Love in Art/The task of the critic calls for an open heart
I wish the words love, beauty, tact, and dignity were returned to the vocabulary of art; that criticism concerned itself more with the integrative and holistic aspects of creativity; and that every critic, curator, dealer, and collector cared as much about what constituted quality as about what caused a particular work to be perceived as ``relevant,'' ``significant,'' ``original,'' or ``new.'' If, however, my wishes were limited to one, I would ask that love's importance to art be made better known, not only because I know how crucial that relationship can be, but because that realization could help free us from the contaminating effects of an over-insistence on style, novelty, formalism, and fashion.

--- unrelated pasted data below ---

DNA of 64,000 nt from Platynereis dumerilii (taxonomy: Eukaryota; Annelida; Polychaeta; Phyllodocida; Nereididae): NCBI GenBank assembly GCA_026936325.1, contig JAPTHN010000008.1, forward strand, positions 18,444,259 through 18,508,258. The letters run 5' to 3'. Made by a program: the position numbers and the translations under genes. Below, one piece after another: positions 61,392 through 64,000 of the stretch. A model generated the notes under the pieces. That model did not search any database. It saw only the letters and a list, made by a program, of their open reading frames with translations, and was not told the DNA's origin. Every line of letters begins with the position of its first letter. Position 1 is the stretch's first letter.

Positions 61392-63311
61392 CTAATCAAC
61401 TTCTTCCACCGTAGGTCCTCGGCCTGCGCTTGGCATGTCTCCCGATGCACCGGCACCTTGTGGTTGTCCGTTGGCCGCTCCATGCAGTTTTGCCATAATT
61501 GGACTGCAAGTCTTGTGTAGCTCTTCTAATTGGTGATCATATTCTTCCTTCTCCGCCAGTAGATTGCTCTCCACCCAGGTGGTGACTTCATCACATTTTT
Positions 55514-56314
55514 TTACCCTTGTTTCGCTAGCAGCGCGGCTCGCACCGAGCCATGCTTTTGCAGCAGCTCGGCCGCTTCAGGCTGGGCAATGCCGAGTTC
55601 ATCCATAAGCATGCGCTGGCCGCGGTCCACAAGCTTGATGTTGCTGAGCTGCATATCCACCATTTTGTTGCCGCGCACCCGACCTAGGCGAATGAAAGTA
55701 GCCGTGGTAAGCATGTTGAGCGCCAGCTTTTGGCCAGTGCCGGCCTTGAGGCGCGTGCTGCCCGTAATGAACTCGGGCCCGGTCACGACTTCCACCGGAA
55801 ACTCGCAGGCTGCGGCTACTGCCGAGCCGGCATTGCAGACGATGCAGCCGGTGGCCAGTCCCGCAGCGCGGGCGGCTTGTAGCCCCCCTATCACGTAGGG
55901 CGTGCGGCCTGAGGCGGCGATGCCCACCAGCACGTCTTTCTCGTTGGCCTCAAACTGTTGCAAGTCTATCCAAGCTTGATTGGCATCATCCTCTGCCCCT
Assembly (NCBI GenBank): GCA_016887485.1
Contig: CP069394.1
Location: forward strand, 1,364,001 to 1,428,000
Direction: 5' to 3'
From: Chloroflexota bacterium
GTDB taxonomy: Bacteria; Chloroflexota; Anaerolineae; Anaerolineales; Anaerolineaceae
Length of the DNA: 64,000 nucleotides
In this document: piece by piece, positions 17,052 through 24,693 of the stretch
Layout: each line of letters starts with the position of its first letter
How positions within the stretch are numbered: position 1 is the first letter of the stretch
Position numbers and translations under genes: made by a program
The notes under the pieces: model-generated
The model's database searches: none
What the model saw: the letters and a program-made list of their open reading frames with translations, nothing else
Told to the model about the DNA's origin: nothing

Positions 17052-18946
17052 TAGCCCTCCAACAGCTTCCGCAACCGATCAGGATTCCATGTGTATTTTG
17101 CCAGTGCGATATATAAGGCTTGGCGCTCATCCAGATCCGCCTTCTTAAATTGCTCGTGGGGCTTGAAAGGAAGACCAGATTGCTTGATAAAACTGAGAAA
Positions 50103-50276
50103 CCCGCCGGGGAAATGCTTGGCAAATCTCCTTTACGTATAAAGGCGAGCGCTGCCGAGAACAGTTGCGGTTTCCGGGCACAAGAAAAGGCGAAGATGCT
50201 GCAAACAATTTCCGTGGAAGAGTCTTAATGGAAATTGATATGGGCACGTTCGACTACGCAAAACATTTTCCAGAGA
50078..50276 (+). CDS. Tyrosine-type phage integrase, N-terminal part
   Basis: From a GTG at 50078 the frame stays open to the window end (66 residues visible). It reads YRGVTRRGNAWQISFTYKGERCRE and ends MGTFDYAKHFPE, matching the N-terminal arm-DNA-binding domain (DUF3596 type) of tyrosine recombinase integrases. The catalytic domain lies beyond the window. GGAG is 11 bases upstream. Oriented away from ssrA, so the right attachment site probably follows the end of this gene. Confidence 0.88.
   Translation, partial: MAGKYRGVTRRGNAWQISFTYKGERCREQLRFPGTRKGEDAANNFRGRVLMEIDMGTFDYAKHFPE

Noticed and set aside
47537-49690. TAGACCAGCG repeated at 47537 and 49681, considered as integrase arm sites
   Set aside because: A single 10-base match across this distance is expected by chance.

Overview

Before that can happen, however, we must reexamine our critical approaches to art, especially our belief that it can be analyzed on a strictly objective basis and without significant reference to such subjective factors as emotions or feelings. That it can, in short, be judged by standards that are clear, consistent, and absolute, and equally applicable to an ancient Egyptian fresco, a Renaissance sketch, and a Julian Schnabel panel made up of animal hides, broken crockery, and oil paint.
Unfortunately, that is no more possible than judging oranges and carrots by a single standard, or deciding one novel is better than another because it was written in French.
Obvious as that may seem, however, there are still too many art professionals who judge art almost that narrowly, who condemn one style by the standards derived from and applicable primarily or exclusively to another, and who reject an artist largely because his or her formal ideals differ from those of the majority. There are even those who insist that art can only be made out of certain materials -- that plastic and tin, for instance, will inevitably produce lesser works than marble or steel. And ther e are others who claim that anyone working in techniques traditionally reserved for the crafts will never produce genuine art.